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Astron. Astrophys. 334, 829-839 (1998)

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2. Barred galaxy potential

For the sake of comparison, the barred galaxy potential used here is the one described in Pfenniger 1984 (P84). As often verified, the precise density shape far from the considered orbits is not important when describing the major orbits of a galactic potential: indeed their shapes depend mostly on the main symmetries of the problem.

The potential derives from two mass components, a Miyamoto-Nagai (1975) disc, whose potential reads,


and a triaxial [FORMULA] Ferrers (1877) bar of semi-axes a, b, c, whose density [FORMULA] is expressed by


where m is the scaled "ellipsoidal radius":


The corresponding potential [FORMULA] and forces are given in a closed form suited for numerical treatment in P84 2 3. Here we adopt the now widespread convention of aligning the bar major axis with the x -axis. The corotation radius [FORMULA] is put at the end of the major semi-axis a of the bar. The values of the fixed parameters are [FORMULA], [FORMULA], [FORMULA], [FORMULA], and [FORMULA], while [FORMULA] and [FORMULA] are variable satisfying [FORMULA].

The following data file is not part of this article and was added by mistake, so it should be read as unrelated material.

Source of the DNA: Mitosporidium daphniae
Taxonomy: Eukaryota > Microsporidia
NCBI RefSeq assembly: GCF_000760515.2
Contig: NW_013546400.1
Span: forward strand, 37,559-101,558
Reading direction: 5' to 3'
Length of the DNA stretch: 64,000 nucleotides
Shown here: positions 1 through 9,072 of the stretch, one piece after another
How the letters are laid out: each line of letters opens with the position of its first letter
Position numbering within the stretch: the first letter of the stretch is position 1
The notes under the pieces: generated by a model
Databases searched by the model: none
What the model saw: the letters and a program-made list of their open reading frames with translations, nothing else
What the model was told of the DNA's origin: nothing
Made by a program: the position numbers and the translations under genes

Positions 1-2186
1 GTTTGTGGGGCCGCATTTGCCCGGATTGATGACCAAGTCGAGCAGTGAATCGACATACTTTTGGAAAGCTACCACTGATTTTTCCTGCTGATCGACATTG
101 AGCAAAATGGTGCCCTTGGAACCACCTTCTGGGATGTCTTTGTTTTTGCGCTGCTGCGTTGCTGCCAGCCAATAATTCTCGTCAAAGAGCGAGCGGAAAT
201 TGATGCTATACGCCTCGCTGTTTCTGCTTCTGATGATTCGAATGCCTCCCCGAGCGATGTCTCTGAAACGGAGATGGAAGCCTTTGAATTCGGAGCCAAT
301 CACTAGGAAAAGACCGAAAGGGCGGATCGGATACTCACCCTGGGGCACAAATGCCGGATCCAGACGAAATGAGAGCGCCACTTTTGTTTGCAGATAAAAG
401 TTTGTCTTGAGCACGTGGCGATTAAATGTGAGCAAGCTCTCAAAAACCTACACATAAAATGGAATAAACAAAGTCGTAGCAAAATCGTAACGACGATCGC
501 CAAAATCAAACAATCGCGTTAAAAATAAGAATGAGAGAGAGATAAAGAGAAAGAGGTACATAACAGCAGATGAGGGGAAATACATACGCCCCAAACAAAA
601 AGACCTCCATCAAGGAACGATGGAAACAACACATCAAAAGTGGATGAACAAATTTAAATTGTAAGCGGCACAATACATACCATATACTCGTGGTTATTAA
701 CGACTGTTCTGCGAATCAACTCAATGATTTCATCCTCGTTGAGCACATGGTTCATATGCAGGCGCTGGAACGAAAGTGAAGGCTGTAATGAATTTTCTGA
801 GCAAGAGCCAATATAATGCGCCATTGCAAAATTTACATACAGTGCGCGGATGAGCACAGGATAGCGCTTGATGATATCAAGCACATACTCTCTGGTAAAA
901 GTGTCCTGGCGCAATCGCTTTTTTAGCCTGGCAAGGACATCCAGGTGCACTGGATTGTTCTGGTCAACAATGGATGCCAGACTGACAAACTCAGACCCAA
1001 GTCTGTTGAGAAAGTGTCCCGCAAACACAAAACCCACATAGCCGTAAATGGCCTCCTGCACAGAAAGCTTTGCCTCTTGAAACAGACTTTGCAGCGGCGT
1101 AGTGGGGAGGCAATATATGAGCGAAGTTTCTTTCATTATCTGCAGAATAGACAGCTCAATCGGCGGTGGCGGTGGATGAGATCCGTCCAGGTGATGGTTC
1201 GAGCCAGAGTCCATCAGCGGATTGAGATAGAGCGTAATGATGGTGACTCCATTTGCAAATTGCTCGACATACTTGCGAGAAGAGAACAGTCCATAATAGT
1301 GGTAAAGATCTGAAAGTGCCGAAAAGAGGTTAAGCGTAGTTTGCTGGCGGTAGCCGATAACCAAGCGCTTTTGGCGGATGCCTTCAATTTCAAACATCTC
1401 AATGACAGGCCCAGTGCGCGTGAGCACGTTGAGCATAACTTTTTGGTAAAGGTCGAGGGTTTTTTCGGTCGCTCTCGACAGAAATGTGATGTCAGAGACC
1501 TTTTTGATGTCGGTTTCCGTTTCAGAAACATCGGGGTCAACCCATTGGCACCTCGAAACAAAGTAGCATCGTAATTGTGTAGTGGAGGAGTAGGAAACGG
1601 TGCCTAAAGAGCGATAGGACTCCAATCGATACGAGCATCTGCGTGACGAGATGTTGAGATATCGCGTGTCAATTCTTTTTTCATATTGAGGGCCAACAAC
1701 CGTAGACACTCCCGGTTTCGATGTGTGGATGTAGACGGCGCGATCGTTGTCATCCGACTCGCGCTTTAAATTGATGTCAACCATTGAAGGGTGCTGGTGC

The main change with the "main model" in P84 is the adoption of a much thicker, nearly prolate bar ([FORMULA] instead of 10), less eccentric ([FORMULA] instead of 4), but more massive ([FORMULA] instead of 0.1), so that the bar strength remains similar.

The first reason to adopt a nearly prolate bar is that the belief in the 80's that bars should be very flat in z ([FORMULA]) (e.g., Kormendy 1982; Wakamatsu & Hamabe 1984) which was based on a single case, NGC 4762, has not resisted the subsequent evidences coming from N -body simulations and from the shape of the Milky Way Bar (e.g., Zhao 1996; Fux 1997). While it is possible that flat growing bars start from a thin disk, the resulting fierce vertical resonances induced by the bar necessarily bend and inflate it, as shown clearly in the N -body simulations of Raha et al. (1991) and ours. As consequence a thick prolate bar demands a smaller ratio [FORMULA] and a larger bar mass in order to yield, when combined with the Miyamoto-Nagai disk, face-on projected isophotes compatible with the ones of barred galaxies (and N -body bars) with axis-ratios of the order of [FORMULA].

The second reason to choose a more massive but less eccentric bar is that the stability properties of the Lagrangian points [FORMULA] are then compatible to those found in N -body simulations, i.e. in self-consistent mass models (P90).

The prime goal to reach with this potential, i.e. to get a relatively realistic mass model computable with precision but without excessive compromise linked with easily tractable analytical formulae, is then achieved.

The length unit can be conveniently taken as the kpc, the time unit as [FORMULA], and the mass unit of the order of [FORMULA].

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© European Southern Observatory (ESO) 1998

Online publication: June 2, 1998